Here are two common behavioral problems we see with young puppies, and how to deal with them through tried-and-true training methods.
If you watch a litter of puppies playing, you will notice that they spend much of their time biting and grabbing each other with their mouths.
This is normal puppy behavior. When you take a puppy from the litter and into your home, the puppy will play bite and mouth you. This is normal behavior, but needs to be modified so you and the puppy will be happy.
The first thing to teach your new puppy is that human flesh is much more sensitive than other puppies and that it really hurts us when they bite. This is called bite inhibition.
- A puppy has very sharp teeth and a weak jaw. This means that the puppy can cause you to be uncomfortable when mouthing or puppy biting you, but can not cause severe damage.
- An adult dog has duller teeth and a powerful jaw. This means that an adult dog can cause significant damage when biting.
ANY DOG WILL BITE GIVEN THE RIGHT OR WRONG CIRCUMSTANCES. If a small child falls on your adult dog and sticks a finger in the dog’s eye, you should not be surprised if the dog bites.
If you do a good job teaching your puppy bite inhibition, you should get a grab and release without damage. If you don’t, you may get a hard bite with significant damage.
It is simple to teach a puppy bite inhibition. Every time the puppy touches you with its teeth, say “OUCH!” in a harsh tone of voice. This will probably not stop the puppy from mouthing, but over time should result in softer and gentler puppy biting.
The commands necessary to teach a puppy not to mouth are easy and fun. Hold a small handful of the puppy’s dry food, say “take it” in a sweet tone of voice, and give the puppy one piece of food. Then close the rest of the food in your hand and say “off” in that same sweet tone of voice. When the puppy has not touched your hand for 3-5 seconds, say “take it” and give the puppy one piece of food. We are teaching the puppy that “off” means not to touch. You should do this with the puppy before every meal for at least 5 minutes.
After a couple of weeks of the above training, here is how you are going to handle puppy biting or mouthing:
- Unexpected mouthing (you don’t know the puppy is going to mouth, until you feel the puppy’s teeth):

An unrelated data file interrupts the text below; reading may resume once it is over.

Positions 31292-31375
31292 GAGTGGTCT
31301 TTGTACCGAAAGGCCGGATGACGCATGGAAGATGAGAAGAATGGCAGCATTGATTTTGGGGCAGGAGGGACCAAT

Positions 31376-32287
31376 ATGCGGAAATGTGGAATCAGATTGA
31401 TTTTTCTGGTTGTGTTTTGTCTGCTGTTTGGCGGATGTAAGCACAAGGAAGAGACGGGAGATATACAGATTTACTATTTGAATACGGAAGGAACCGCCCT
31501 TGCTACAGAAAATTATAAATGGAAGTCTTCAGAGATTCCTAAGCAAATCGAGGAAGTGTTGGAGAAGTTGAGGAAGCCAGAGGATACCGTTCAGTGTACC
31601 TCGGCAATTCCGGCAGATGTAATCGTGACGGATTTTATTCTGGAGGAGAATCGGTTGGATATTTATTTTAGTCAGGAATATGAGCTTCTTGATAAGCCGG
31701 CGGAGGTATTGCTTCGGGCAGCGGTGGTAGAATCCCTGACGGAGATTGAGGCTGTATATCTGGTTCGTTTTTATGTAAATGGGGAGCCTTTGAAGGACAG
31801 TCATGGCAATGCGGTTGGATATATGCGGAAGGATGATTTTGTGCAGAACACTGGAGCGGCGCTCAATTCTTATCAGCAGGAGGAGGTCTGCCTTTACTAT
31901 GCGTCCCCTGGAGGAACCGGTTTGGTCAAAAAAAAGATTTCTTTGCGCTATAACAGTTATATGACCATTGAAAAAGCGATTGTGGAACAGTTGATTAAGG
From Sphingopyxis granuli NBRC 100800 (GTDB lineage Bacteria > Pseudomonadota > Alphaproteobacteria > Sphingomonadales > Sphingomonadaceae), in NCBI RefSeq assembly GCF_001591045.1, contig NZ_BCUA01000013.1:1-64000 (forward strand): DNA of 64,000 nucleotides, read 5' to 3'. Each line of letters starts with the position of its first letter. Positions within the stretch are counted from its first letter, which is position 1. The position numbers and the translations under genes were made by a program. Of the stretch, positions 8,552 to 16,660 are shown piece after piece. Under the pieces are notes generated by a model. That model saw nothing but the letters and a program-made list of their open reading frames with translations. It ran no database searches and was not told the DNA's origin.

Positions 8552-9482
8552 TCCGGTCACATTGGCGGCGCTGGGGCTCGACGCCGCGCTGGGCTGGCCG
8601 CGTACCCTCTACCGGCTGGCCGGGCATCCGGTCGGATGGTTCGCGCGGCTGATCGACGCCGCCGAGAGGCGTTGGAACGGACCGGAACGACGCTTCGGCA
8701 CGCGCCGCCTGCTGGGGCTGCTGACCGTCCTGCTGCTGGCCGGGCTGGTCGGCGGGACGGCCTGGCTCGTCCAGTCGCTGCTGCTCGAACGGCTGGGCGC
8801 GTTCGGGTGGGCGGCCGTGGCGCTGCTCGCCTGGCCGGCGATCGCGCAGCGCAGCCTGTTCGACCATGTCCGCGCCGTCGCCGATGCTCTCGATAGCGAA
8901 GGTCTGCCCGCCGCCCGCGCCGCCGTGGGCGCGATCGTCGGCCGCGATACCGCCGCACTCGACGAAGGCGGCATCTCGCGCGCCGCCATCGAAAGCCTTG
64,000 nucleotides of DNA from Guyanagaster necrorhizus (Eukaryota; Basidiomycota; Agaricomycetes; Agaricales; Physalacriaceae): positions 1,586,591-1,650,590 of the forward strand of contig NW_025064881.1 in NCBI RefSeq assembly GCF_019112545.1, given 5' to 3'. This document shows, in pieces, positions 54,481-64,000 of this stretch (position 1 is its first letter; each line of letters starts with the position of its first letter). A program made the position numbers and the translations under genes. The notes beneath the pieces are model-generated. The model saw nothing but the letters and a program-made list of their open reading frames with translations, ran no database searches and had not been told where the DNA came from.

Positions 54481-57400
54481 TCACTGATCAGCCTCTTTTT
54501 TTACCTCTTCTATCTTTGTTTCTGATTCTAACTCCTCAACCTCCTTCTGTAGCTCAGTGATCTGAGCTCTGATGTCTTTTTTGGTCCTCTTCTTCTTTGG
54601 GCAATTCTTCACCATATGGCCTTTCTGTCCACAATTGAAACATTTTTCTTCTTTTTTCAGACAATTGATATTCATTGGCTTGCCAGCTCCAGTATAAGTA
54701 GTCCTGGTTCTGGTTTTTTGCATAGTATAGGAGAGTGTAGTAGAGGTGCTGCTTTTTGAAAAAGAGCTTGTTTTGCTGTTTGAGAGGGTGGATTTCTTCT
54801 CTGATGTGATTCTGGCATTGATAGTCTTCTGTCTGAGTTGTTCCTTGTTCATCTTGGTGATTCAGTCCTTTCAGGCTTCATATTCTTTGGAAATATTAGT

- Expected mouthing (you see the puppy getting ready to mouth you):
- You say “OFF” before the puppy can mouth you.
- The puppy is mouthing you because of a desire to play.
- You have to answer the question, “Do I have time to play with the puppy now ?” If you do, then do “sit”, “down”, “stand” or other positive ‘lure and reward’ training. If the answer is “No, I don’t have time for the puppy, right now.” then you need to do a time out (crate, or otherwise confine the puppy, so the puppy can’t continue to mouth you and get in trouble.
The above training methods have been modified from information from Dr. Ian Dunbar in his puppy training seminars and from his excellent video Sirius Puppy Training.
2. Crying at Night
Your puppy wants to be with the rest of the “pack” at bedtime. This behavior is highly adaptive from the standpoint of dog behavior.
When a puppy becomes separated from its pack it will whine, thereby allowing it to be found and returned to the rest of the group. This is why so many books on puppies and dog behavior strongly recommend that you allow your puppy/dog to sleep with you in your room to reduce the liklihood of crying at night.
Try moving the crate into your bedroom.
- If your puppy whines, first make sure it doesn’t have to go outside to eliminate. This means getting up and taking it outside.
- If it whines again, or doesn’t need to go outside, bang your hand on the crate door and say something like “NO, SLEEP” or “NO, QUIET.”
- If the puppy continues to whine, try giving it a toy or chew toy and then simply ignore any continued whining. If you don’t reinforce the whining by comforting it (other than to take it outside — which is OK), it will eventually learn to settle down.
Also, be sure to have a vigorous play session just before you are going to go to bed. This should poop it out and it will sleep much more soundly.
Alternatively, you can designate a spot for your puppy on the bedroom floor. Keep the door closed or put a leash on it to keep it close to the bed. When it whines or moves about, take it out to eliminate. Otherwise, as above, say “NO, SLEEP.”
Puppies that cannot sleep in the bedroom for whatever reason may be comforted by a ticking clock nearby, and a T-shirt of yours from the laundry.
Reminder: Reinforce Good Behavior
Puppies want attention. They will do a lot to get that attention — even if it is negative!
Thus, if you scold your puppy for doing things you don’t want it to do, and ignore it when it is being good, you are reinforcing the wrong things. Ignore the bad things (or stop it without yelling or scolding) and enthusiastically praise it when its doing what you want, even if it’s as simple as sitting and looking at you, or quietly chewing one of its toys.
This can be difficult to do, as it is essentially reversing all your normal reactions. But it is very important: You will wind up with a puppy that pays attention to you and is happy to do what you want, if it understands you.
Joel Walton contributed to this article.